Oneof the central objectives of the branded campaign is to break through theclutter in sustainability marketing that seems to be confusing consumers.

      “Deliveringa clear, relevant message using the tagline ‘A Natural Part of Everyday Life,’we think will help consumers remember cotton’s many attributes and in general,encourage them to choose cotton and cotton products when shopping,” addsWorsham.

      Atotal of 85 malls (at least one in each of the 50 states) will host thecampaign in a rolling format from April through December. The campaign itselfwill be brought to life through large-scale mediums like sky banners, elevatordoor art and floor graphics. “We are also partnering with retailers who areproviding sales incentives and sweepstakes messaging that will drive consumersto to submitan entry in a drawing for an iPod,” concludes Worsham.

      Togauge the success of the campaign, Cotton Incorporated will evaluateattendance, gift-with-purchase sales results and impression numbers as well asmonitor website visits in qualitative research.

      Thecampaign was launched in April 2008, around Earth-week and will continuethrough December, visiting different malls at different times.

      Tosee when the campaign will be in a mall in your area visit:


Want the facts aboutthe U.S. farm policy. Get what you need at:



Friday,May 9, 2008                                   

      Officialswith the USDA Natural Resources Conservation Service (NRCS) are urging farmersto consider USDA compliance and program eligibility before convertingConservation Reserve Program (CRP) acres to cropland production.

      “Morethan 1 million acres in Texas covered under CRP contracts will expire in thenext year and a half, and we could see a lot of land use changes, especially inthe Panhandle region,” said Don Gohmert, NRCS state conservationist for Texas. “Wewant landowners to understand options available to them and what they need todo to remain in compliance for USDA programs.”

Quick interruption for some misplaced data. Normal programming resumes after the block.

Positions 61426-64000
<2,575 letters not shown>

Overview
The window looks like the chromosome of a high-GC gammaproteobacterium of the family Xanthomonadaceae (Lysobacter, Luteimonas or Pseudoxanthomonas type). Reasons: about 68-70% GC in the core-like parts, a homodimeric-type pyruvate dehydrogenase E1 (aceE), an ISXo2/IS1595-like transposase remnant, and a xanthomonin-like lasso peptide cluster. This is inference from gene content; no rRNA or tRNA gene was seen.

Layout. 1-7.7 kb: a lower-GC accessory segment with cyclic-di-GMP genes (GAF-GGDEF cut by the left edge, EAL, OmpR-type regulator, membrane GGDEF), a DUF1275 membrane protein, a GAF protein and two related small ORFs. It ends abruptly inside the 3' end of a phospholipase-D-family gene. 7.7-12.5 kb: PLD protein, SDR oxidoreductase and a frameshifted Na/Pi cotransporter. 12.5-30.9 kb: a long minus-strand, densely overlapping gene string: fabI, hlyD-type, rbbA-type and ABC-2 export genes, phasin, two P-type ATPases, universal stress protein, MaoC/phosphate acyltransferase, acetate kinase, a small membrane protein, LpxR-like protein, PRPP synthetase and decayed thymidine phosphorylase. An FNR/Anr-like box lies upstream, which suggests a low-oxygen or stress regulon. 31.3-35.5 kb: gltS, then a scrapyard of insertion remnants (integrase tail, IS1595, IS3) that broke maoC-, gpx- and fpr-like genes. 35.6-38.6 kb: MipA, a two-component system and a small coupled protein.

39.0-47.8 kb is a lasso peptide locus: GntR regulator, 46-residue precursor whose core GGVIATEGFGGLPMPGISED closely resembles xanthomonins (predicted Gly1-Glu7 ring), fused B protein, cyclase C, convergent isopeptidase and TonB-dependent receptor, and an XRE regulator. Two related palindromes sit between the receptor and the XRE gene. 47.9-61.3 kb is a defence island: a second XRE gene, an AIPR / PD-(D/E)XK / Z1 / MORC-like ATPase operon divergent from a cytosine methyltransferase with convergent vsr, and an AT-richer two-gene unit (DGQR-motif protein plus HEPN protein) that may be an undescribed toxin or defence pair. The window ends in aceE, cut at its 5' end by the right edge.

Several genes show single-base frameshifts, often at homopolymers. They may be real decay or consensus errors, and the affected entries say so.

Conservationcompliance, which began with the 1985 Farm Bill, is still in effect. Compliancemeans that farmers need to control erosion on highly erodible land, whichincludes CRP acres, in order to stay eligible for USDA program benefits, includingfarm loan programs, disaster assistance, commodity price supports, andconservation programs.

      Accordingto NRCS, the most common ways farmers get out of compliance with USDA is byeliminating soil-conserving crops, such as forage species, and adding a tilledcrop, such as corn or cotton. When the farmer changes his soil cover frompermanent grass to annually-tilled crops, he/she should always considerconservation compliance when planning their rotations, in addition to commodityprices.

      “Thelure of high crop prices may have landowners considering plowing up grasslandand planting it to a commodity crop,” Gohmert said. “Not only are therecompliance issues to consider, but landowners should also look at what is bestfor the land.”

      Accordingto Lori Ziehr, NRCS state agronomist, much of the land enrolled in CRP wasclassified as highly erodible, meaning it is susceptible to wind and/or watererosion. “That soil has not changed over the years the land was in CRP,” shesaid. “If those acres are returned to cropland, landowners will need to takecertain measures to ensure those acres will not erode beyond a level that thesoil can tolerate.”

      Forexample, Ziehr said that a certain percentage of the field may need to beplanted to high residue crops each year or that contour windstrips be left atcertain intervals to prevent erosion. In some cases, she said, fields mayalready have terraces that need to be maintained to remain in compliance andhelp lower the potential for erosion.

      Beforea landowner takes any action at all, Ziehr encourages them to visit their localNRCS field office to find out what a compliance plan would entail and if thereare any financial cost-share programs to help off-set some of the conservationcosts. “A landowner has more options when his land is still in grass,” shesaid. “Grazing former CRP acres is another option to consider.”

      CRPis a voluntary program through which farmers and ranchers to plant grasses andtrees on marginal cropland acres in exchange for rental payments. The USDA FarmService Agency administers CRP; NRCS provides technical assistance for theprogram.